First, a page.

Basketball Around the Beltway: Glasses for the Commonwealth Couple

WASHINGTON — It’s nothing novel to say that Virginia and Virginia Tech are completely different schools, with men’s basketball programs and coaches that couldn’t be less similar. I even stated so right here last year. This season, the Cavaliers and Hokies once again operate from different perspectives and with different expectations. So let’s enjoy a glass of Commonwealth college hoops. How does your glass appear?

Virginia Tech’s glass is half-full. Buzz Williams enters year three with high hopes, as last winter saw a five-game winning streak to end the regular season, followed by a trip to the NIT. Where college hoops’ “other tournament” once represented the purgatory Seth Greenberg’s program was banished to (thanks to a combination of poor nonconference scheduling or bad league losses), the NIT was pure heaven for the Hokies. Even with an unbalanced league schedule, 10 ACC wins were more than the program had in the previous three seasons combined. Wins over top 10 teams like No. 7 Miami to end the regular season and a home triumph over No. 4 Virginia provided hope for a roster that returns seven of its top eight players.

Picked to finish 10th in the ACC, you say? Tell that to senior Zach LeDay (16 points and 8 rebounds per game) who will be joined by his twin brother Seth (19 points and 8 rebounds per game at Northwest Mississippi Community College) this winter. Senior Seth Allen (15 points per game) and junior Justin Biggs (45 percent from three-point range) will provide perimeter threats. The next step is out there to be made for this team … and even if it means fewer wins in arguably the toughest conference in the country, the Hokie faithful are optimistic that better days are ahead.

The nonconference highlights come in dates with Michigan and Ole Miss — one school likely to be competing for an NCAA bid and the other looking to return to the tournament after rebuilding. The conference schedule appears favorable, with home-and-away-series against Miami (picked ninth), Clemson (11th) and Boston College (15th). The Cavaliers come to Cassell Coliseum Feb. 12, but do the Hokies dare dream of beating UVa in Charlottesville Feb. 1? It’s morning in Blacksburg…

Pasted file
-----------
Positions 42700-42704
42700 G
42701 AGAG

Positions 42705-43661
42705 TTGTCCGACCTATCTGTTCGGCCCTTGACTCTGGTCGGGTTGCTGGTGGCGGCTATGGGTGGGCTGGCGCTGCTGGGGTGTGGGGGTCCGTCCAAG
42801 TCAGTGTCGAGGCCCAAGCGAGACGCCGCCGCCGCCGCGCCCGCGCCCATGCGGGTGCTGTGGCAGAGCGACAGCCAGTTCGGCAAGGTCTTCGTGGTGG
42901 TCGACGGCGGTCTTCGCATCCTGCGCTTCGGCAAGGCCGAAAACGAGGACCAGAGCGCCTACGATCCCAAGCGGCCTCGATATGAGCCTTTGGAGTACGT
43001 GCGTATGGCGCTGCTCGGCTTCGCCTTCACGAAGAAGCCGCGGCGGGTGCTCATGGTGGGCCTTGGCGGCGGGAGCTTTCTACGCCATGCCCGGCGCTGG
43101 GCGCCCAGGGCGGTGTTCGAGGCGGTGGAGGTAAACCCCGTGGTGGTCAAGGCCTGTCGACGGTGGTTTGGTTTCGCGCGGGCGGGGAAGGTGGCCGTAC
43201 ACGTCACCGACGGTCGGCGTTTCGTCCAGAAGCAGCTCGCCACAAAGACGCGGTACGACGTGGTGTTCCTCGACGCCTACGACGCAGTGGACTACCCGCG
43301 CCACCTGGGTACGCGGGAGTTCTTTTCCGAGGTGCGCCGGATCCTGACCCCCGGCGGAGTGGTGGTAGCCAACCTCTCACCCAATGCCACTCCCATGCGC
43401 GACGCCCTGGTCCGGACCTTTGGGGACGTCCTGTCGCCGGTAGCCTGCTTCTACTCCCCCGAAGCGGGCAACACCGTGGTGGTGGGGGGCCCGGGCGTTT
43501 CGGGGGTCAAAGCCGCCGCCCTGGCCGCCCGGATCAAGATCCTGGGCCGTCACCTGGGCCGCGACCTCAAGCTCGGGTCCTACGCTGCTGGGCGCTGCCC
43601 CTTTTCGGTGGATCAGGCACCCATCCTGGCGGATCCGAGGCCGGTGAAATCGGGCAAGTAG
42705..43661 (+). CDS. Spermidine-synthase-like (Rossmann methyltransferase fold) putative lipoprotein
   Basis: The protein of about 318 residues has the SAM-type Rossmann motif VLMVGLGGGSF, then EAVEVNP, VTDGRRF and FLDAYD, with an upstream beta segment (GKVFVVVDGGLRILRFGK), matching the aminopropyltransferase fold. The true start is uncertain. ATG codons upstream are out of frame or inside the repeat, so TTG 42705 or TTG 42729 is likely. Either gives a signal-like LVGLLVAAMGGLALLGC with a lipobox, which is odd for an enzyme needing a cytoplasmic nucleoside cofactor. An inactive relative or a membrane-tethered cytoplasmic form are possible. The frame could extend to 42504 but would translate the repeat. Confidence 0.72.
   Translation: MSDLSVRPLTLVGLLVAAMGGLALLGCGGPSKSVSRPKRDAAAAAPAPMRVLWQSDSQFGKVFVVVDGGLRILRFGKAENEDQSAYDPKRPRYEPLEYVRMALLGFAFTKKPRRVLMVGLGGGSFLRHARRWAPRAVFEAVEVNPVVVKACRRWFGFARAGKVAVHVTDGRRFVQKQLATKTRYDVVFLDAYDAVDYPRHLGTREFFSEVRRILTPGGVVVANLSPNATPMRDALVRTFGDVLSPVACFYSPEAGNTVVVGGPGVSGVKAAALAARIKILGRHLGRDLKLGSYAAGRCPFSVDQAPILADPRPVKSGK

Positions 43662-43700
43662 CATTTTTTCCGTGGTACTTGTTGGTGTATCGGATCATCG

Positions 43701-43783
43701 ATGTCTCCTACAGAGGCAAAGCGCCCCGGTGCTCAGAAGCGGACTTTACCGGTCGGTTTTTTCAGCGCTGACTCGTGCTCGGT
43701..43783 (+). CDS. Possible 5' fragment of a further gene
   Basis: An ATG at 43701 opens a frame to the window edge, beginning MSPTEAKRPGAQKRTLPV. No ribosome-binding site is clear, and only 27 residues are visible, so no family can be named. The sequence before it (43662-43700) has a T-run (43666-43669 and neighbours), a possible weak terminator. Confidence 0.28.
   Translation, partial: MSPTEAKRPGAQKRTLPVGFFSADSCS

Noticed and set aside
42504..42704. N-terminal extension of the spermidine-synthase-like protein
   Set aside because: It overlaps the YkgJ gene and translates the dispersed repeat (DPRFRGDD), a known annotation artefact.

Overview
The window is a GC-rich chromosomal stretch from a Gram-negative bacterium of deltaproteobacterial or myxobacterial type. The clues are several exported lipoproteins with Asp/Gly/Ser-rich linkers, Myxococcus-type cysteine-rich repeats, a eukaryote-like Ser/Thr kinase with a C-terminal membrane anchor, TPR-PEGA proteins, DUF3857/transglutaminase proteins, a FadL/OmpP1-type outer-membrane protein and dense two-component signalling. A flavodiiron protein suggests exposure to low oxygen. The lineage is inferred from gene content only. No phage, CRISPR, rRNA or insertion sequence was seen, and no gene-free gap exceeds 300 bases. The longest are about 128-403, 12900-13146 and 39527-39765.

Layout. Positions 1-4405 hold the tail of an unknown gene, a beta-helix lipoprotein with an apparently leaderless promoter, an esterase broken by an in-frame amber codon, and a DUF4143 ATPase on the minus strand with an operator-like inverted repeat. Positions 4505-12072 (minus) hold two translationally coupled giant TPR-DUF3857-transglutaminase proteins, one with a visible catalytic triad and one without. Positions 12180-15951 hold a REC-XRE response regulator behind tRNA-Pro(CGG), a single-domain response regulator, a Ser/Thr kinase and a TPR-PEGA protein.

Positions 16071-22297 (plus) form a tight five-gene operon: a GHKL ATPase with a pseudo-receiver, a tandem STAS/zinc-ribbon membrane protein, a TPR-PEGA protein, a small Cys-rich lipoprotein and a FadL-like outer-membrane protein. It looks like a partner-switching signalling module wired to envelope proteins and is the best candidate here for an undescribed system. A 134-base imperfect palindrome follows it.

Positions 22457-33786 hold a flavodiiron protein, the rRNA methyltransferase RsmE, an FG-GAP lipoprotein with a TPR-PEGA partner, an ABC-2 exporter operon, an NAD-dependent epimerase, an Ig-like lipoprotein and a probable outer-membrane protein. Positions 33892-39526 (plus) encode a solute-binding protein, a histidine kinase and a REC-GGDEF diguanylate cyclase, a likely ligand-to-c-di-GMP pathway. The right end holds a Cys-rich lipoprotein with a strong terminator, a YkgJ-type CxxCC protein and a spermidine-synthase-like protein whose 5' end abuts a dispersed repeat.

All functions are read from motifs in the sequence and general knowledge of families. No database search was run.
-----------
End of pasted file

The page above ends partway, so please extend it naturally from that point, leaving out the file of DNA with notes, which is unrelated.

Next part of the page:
Virginia’s glass? Half-empty. Yes, they won 29 games last year against the toughest schedule in the nation (according to and grabbed another No. 1 seed in the NCAA Tournament. But their March ended in a Regional Finals collapse for the ages. After the recent success the program has had under coach Tony Bennett, it’s easy for the Cavaliers faithful to focus on what isn’t, as opposed to what is. Instead of the first-ever unbeaten (15-0) season inside John Paul Jones Arena (and first unblemished campaign at home since 1981-82), the Cavaliers’ 4-5 ACC road record gets trotted out, including that — gulp — loss to the Hokies. Instead of celebrating the fantastic careers of building blocks Malcolm Brogdon and Anthony Gill, UVa laments that the duo depart Charlottesville without returning the program to the Final Four.

Thank goodness catalyst London Perrantes returns. The senior led the team in assists and steals last winter and was a deadly 49 percent from three-point range. Who steps up from supporting player to primary contributor? Isaiah Wilkins and Memphis transfer Austin Nichols are expected to provide presence in the post, while juniors Devon Hall, Darius Thompson and Marial Shayok will compete for minutes on the wings. Can McDonald’s All-American guard Kyle Guy show enough defensively to coach Bennett to merit the minutes to showcase his offensive abilities?

Nonconference games with Iowa, Ohio State, West Virginia and Cal will test the Cavaliers early and often before league play opens at Louisville Dec. 28. UVa gets two games with the nationally ranked Cardinals…just as they face preseason No. 6 North Carolina twice. They catch a break by playing Pitt (and new head coach Kevin Stallings) twice, as the Panthers are picked to finish 12th in the ACC, despite returning four starters from last year’s NCAA Tournament team. Tough league, indeed.

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